climbing the bridge

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Year 2000. On that November Australia was playing the final of the 2000 Rugby League World Cup against New Zealand. I was in Sydney in a professional assignment and that week I had a colleague from Sweden visiting me for some printing tests.

We decided to meet at Fortune of War, the oldest pub in Sydney and located at the Rocks, for a dinner and a beer. This place was just two stones away from the hotel where he stayed. As agreed I met him at 7pm in the lobby of the Holiday Inn but because the jet lag Per was having a nap and I calmly waited and listen a female pianist playing Chopin Nocturnes to entertain guests in the lobby lounge.

We made our order after sitting in a table close to the backyard’s terrace of the pub. The game had meanwhile started and the emotions were running high as it always does in any game of any sport between Australia and New Zealand. The pub started to be packed by noisy and happy Australians cheering for the Kangaroos. After dinner we decided to stay in the pub but move closer to the main lobby where we sit in benches against the wall with our draft beers in hand while watching the game, more for the fun of it than anything else because none of us really knew much about rugby rules.

While watching the game we also talked about business and pulsed the coming tests. We then reminded each other that the day after we had an appointment to climb the Harbour Bridge and the rules about alcohol were very strictly, zero tolerances! So we refrained from drinking according to the flow as the game progressed with an Australian team doing no favours to New Zealand. Drink moderately, we agreed.

A rather young couple approached us and tried to find a place in a crowded bench we were sitting. They excuse a little to fit their buttocks and accommodate until they find it comfortable. They started to chat by asking where do you guys come from and so forth. They were already a little happy and they want really engage conversation and we gave the thread in the same way. After more or less half an hour they asked if we would like to come to their home and have a drink. I and Per look puzzled to each other. It was almost 10pm  and we have no idea where they were living! We hesitated but they insisted in a such interesting way that refusing would sound very rude, I guess. We just made sure they were not driving and they weren’t or else we would not follow!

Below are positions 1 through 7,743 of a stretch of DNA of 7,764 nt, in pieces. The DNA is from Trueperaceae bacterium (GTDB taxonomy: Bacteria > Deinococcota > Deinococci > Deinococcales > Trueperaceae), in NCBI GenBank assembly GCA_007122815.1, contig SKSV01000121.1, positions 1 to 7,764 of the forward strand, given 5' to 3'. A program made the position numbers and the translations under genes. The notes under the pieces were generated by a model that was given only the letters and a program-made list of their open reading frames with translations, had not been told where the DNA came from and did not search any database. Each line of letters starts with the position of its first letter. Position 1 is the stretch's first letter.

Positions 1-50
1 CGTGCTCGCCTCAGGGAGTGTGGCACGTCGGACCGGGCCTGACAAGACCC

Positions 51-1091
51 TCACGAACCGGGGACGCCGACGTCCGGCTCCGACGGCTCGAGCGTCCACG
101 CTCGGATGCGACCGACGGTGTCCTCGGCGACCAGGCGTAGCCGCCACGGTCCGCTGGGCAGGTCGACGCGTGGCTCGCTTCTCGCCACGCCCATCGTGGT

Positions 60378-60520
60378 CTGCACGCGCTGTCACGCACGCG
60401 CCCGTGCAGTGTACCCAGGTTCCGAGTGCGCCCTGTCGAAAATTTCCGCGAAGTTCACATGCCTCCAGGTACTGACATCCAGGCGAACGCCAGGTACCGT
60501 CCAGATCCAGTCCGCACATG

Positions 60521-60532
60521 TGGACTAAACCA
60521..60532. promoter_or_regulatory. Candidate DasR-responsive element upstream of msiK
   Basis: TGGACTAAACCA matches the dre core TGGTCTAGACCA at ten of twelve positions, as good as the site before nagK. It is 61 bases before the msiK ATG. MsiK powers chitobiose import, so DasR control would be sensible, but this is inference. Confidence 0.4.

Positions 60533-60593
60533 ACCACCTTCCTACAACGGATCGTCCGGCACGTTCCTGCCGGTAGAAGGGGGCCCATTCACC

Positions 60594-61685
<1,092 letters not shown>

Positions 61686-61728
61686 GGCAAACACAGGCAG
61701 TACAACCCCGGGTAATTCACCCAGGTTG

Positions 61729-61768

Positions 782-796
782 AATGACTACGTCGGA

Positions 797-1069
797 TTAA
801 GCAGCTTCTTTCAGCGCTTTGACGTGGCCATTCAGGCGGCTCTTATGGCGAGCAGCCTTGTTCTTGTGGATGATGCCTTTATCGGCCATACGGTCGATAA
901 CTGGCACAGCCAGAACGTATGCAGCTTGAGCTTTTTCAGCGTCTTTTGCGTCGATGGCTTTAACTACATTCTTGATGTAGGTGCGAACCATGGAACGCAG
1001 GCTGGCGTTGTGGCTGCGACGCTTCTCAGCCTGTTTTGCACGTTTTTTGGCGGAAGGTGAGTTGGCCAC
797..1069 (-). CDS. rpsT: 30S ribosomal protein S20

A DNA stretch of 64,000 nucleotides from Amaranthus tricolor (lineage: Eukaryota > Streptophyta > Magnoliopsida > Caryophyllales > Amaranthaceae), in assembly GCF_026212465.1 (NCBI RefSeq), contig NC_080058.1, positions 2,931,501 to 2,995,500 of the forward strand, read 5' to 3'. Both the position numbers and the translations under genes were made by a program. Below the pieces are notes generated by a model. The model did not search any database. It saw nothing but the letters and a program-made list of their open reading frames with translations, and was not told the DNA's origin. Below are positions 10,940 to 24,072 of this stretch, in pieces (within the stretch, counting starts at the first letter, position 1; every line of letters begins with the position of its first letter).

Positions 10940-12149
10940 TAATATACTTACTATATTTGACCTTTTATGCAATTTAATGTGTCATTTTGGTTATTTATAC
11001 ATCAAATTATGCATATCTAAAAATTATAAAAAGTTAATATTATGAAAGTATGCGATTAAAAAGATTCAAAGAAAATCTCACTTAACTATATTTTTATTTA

They did not say much about where they were living but mentioned something about Bondi beach. They took a taxi and we took ours with instructions for them to follow each other. They were effectively living at Dover Heights close to Bondi in a hilly area so their house was built on the hill side of one of the roads closed to the beach. They bought the house, a couple of years before, in very bad conditions because that area was once a neglected area for worker families, but they renovated it to its glamorous days applying original peaces and designs as much they could find. It was indeed a wonderful house with a small private garden. Our host took us to the cellar located in the foundations of the house with no entrance from inside the house. We entered from a small door located in the left side but we had to crawl because it was really small, it was not meant to be used often but to store extra stuff seldom used and also food in the old times when refrigerators did not existed. What a cellar! This underground was fresh all year around, he said, there was no need for air conditioning control. When he mentioned it we thought he was making it over and exaggerating, perhaps a pile of bottles, the most. It was a real wine cellar with a good range of pretty good wines, mostly from Australia but also Europeans which Australians keep more as a collection rather than to drink it. He let us choose the wine while explaining the characteristics of their preferred ones, which were Australian Syrah (as they say). He recommended one specific brand, Clonakilla, from Canberra region which brand they had three bottles from 97. We brought 2 of them up. A good dry red wine combining well with cheese being prepared by his wife up in the kitchen.